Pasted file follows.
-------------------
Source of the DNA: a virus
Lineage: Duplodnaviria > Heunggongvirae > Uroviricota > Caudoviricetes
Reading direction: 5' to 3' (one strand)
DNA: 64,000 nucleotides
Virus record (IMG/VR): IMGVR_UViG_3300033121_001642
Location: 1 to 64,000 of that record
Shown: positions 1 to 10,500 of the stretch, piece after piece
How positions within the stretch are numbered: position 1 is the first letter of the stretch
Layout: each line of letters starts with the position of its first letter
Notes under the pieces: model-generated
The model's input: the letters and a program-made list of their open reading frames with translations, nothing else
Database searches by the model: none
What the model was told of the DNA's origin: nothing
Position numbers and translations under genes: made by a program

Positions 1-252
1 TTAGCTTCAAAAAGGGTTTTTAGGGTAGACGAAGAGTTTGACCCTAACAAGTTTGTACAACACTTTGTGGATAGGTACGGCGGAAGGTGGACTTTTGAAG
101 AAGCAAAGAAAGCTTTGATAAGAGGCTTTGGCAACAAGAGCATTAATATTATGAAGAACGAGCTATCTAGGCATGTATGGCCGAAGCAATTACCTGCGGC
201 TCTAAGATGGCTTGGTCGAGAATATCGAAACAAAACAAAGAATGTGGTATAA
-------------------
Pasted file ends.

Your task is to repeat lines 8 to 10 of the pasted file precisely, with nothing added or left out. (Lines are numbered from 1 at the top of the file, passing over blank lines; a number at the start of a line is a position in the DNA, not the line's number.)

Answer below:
How positions within the stretch are numbered: position 1 is the first letter of the stretch
Layout: each line of letters starts with the position of its first letter
Notes under the pieces: model-generated